Suspected Islamic State (IS) militants targeted the Fuqaha police station killing four, including the son of the Municipal Council’s head, and kidnapping at least nine others at night on 28 Oct. There were reports of a suspected IS convoy consisting of 25 armed vehicles moving into Fuqaha prior to the attack. At the time of writing, IS has yet to claim responsibility. Initial reports speculate the attack was fueled by the arrest of two prominent IS militants on 16 Oct. The attack, especially the kidnapping of locals, will contribute to already growing local calls for a Libyan National Army (LNA) intervention in the region and would give more legitimacy to the recently-announced “Murzuq Basin” operation.
The presence of 25 vehicles, if confirmed, would stand as a high number relatively compared with standard IS tactics to employ smaller groups in similar attacks. This could possibly lend credence to an alternative theory suggesting Chadian and/or Sudanese foreign elements were possibly involved. However, should IS claim responsibility for the attack, the 25- vehicle figure would clearly underline the importance and priority given to the offensive by the group. While IS militants are known to operate unhindered and with freedom of movement in the Jufra national district, this is usually in the form of convoys of small armed groups of militants in potential reconnaissance missions.
Although the threat posed by IS in-country is often overblown and the group does not appear to possess the local support required to expand its territorial foothold, multiple factors would facilitate the transition from a near-dormant threat to a more active one in the medium term. Whispering Bell assesses the threat posed by IS will be determined in part by its ability as an organization to feed off an environment fraught with political uncertainty and ahead of planned elections. Even in a scenario in which elections are a success in Libya, it is highly likely the outcome will be contested. Consequently, IS would exploit rifts between factions losing seat and potential winners of both presidential and/or municipal elections.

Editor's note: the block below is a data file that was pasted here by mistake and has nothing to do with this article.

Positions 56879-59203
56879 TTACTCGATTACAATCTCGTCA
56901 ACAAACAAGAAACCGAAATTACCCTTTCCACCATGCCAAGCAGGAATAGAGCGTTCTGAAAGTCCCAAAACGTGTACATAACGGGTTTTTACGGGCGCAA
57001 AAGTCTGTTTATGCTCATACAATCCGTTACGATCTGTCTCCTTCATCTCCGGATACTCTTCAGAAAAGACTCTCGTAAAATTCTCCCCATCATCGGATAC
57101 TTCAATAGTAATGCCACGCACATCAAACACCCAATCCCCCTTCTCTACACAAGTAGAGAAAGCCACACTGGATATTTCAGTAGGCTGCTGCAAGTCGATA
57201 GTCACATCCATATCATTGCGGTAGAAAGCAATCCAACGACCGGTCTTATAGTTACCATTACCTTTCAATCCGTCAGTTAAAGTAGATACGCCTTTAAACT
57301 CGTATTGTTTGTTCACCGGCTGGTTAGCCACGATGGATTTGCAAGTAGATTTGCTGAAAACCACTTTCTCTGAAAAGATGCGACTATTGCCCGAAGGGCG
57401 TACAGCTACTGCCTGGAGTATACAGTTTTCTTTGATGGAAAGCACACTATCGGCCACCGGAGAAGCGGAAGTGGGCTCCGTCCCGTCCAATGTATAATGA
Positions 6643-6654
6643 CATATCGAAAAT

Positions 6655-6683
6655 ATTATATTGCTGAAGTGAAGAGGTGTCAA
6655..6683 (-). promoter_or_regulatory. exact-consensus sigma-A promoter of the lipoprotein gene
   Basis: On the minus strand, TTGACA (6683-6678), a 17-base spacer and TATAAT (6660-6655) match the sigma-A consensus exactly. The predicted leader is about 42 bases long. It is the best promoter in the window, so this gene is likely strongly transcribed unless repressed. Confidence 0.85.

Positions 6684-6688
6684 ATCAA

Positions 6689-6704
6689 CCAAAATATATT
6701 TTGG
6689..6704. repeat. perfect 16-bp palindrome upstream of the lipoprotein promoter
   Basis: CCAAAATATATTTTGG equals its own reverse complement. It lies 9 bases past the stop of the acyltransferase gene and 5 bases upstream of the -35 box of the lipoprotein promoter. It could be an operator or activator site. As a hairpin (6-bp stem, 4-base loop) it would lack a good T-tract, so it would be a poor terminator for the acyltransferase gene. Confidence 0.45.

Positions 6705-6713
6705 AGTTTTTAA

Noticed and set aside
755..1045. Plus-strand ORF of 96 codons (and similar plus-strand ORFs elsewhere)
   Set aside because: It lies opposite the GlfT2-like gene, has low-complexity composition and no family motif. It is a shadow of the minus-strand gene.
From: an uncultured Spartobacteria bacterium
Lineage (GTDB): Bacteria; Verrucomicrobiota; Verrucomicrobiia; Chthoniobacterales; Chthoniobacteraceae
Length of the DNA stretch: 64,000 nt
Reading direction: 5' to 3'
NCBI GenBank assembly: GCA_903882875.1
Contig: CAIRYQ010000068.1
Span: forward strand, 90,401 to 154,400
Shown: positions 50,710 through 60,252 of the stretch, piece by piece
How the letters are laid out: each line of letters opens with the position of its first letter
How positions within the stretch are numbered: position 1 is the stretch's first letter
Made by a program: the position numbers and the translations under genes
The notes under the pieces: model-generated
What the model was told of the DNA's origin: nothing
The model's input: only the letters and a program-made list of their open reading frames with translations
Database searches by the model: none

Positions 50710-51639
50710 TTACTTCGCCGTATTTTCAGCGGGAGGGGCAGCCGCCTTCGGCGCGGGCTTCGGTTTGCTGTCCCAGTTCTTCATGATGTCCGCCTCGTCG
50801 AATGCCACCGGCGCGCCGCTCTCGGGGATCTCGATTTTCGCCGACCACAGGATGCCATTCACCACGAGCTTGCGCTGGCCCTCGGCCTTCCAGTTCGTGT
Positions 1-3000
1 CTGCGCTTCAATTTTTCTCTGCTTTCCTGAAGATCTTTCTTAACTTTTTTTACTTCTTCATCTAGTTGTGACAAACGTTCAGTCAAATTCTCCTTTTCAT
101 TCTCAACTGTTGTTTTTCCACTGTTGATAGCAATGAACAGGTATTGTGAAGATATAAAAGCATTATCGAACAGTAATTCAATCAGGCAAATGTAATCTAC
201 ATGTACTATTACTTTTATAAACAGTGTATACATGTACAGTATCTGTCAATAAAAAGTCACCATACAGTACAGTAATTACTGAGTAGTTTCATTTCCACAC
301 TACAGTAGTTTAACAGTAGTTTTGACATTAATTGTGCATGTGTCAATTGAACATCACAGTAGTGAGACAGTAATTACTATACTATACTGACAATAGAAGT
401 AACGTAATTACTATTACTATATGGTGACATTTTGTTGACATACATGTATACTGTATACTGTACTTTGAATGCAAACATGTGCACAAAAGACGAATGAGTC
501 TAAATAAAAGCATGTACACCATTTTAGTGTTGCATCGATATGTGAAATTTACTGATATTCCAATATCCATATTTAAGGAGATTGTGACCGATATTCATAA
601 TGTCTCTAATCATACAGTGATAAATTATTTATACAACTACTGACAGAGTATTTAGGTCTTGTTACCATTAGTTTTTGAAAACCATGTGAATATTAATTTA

On the political front, the absence of a concrete military unification agreement from the Cairo meetings corroborates Whispering Bell’s assessment that actors are adopting a “wait and see” approach ahead of the Palermo conference on 12-13 Nov. Despite no official confirmation, Haftar’s participation in the conference would appear to be secured, especially following the general’s visit to Rome and meeting with Italian PM Giuseppe Conte. According to Italian media reports, Conte discussed a crisis resolution plan drawn up by Ghassan Salame, the head of the UN Support Mission in Libya (UNSMIL).
Overall, the South will remain a source of instability, setting the stage for increased GNA/LNA competition. France and Chad are likely strong advocates of an LNA presence in the South following the 24 Oct ministerial meeting held in Ndjamena to strengthen cross-border security between Sudan, Chad, Niger, and Libya. Meanwhile, the GNA approved a budget for security provision in the South. A new committee on security and military affairs was formed with the approval of several ministers, including the Minister of Interior, Fathi Bashagha, and the Minister of Finance, Faraj Bumoutari.